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Here’s a question from a Road Warrior reader:

I have been driving Highway 101 from 37 to SF every day for several years (over 15). During this period, I had taken into account various areas of water flooding, such as the Corte Madera dip. The “dip” was the only major area that was concerning. Recently, there has been a major re-asphalting project for Highway 101, which works great in dry weather. However, during recent rains I have noticed that there were over a dozen new flooded areas, with severe hydroplaning occuring where there was nothing before. Here’s my question: Will Caltrans fix this poor drainage issue on their new asphalt or will we just have to live with this highly dangerous change? Peter

The answer comes from Caltrans spokesman Steve A. Williams, who says Caltrans engineers looked into it and believe that when the paving work is done, flooding won’t be a problem. He says some sections of the highway still need a final layer of asphalt that will allow water to drain off while other stretches only have part of the road paved, creating low spots. He says the entire project just needs three to four days of dry weather to be finished.

Here’s another question:

I recently got a ticket on the back roads near Stafford Lake in Novato by CHP radar.  Was cited for going 62 in a 50-mph speed limit area.  Do you know if it is a requirement for CHP to post their plans to use radar on a given road prior to setting up the speed trap?   Philip

The answer comes from CHP Officer Jon Sloat, the spokesman for the Sonoma County office. While his office doesn’t cover Novato, he says that before the CHP can use radar on a road, Caltrans or the county must survey the road to ensure that the posted speed limit is proper for that road. That certification is good for seven years and must be renewed for radar to continue to be used. Also, he says a sign must be posted “somewhere” in the county stating that radar is used to enforce speed limits.

So in Philip’s case, the sign doesn’t have to be on the back road he got nailed on. But he can check on the road’s radar certification by calling Caltrans or, in his case, Marin County’s transportation/public works department.

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Comments

5 Comments

  1. James Todd

    To Phillip,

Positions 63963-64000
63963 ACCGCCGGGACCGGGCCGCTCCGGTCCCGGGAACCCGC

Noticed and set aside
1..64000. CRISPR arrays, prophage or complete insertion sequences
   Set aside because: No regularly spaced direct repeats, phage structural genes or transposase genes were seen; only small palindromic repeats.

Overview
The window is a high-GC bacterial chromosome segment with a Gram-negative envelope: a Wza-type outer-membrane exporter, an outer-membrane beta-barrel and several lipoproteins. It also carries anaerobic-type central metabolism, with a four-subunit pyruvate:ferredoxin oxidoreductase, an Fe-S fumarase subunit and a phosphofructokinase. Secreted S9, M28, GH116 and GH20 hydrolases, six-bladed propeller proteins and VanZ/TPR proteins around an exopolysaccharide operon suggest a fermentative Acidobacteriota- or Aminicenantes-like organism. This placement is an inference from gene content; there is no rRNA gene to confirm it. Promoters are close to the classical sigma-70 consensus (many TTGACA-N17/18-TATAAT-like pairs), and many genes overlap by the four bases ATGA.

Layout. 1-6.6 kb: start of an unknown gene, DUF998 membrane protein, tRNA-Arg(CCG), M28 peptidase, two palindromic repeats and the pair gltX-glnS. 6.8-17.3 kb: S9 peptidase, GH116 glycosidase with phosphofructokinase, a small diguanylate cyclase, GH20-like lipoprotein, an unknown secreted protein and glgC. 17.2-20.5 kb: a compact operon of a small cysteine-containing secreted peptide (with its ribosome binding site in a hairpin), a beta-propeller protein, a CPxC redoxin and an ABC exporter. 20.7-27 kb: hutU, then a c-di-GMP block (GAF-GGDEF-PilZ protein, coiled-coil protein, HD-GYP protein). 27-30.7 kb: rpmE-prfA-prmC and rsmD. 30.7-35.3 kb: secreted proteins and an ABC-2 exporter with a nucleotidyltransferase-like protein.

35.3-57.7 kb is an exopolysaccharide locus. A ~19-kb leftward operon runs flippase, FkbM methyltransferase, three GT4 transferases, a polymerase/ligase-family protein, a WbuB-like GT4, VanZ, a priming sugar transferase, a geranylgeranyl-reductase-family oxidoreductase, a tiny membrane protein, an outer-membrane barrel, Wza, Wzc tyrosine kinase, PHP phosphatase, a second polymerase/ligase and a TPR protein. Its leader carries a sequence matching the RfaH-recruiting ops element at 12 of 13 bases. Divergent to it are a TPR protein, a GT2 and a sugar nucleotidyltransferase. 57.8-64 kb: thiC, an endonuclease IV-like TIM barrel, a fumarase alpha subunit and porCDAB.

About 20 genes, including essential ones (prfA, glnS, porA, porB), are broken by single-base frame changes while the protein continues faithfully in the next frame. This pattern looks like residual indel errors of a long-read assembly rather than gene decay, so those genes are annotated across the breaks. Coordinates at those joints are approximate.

Where and how you got a ticket is NOT a “speed trap”, as you put it.
    People upset with sgetting a speeding ticket often use the term “speed trap” falsely without knowing the definition.
    It’s disgusting that you throw that term around as a way to try to make it seem like you didn’t deserve the ticket. Suck it up, drive the posted speed limit, and keep that in mind next time you get a ticket for driving at an unsafe speed.

    December 1st, 2012 10:07 am

  2. ian

    To the guy going 62 in a 50, unless you weren’t speeding, pay the ticket. The fact that you are used to getting away with something doesn’t make it right.

    December 1st, 2012 10:38 am

  3. Wilson

    CalTrans is playing CYA over the hydroplaning issue. It occurs EVERYWHERE that they have paved over the center divider for additional traffic lanes. If you remember your high school physics, you’ll know that flowing water follows the path of least resistance and you can’t put enough slope on a highway traffic lane to make any significant difference.

    The area around the Sonoma-Mendocino County line on 101 is treacherous to drive during heavy rains. I don’t want to think how bad it is going over the hills between Cotati and Petaluma now. Marin with their sound walls and no open center dividers makes Highway 101 a river during big storms since the water has nowhere to go. Poor planning = man-made dangerous driving conditions.

    December 1st, 2012 10:41 am

  4. Patrick

    To the second writer: You probably were speeding, so quit looking for a loophole and pay your ticket.

    December 1st, 2012 11:53 am

  5. wangofango

    “I recently got a ticket on the back roads near Stafford Lake in Novato by CHP radar. Was cited for going 62 in a 50-mph speed limit area ” LOL. Are you a fool? What is “back roads” supposed to imply—that the road is a tiny deserted roadway in the middle of nowhere? People have been killed along this stretch. Are you saying that speed limits shouldn’t apply to “back roads?” How about “front roads?”
    By the way, you can continue taking the “backroads” out past the Cheese Factory to Olema, Pt. Reyes Station and Bolinas and you’ll generally come across CHP somewhere along the way. Is it a “speedtrap?” Not really—just enforcement that catches people who don’t realize that a long straightaway or a windy ‘back road’ do NOT negate posted speed limits. You sound like a driver who thinks “stop” signs mean “slow down a bit.”, too. The “speed trap” is in YOUR thinking.

    December 2nd, 2012 1:36 pm

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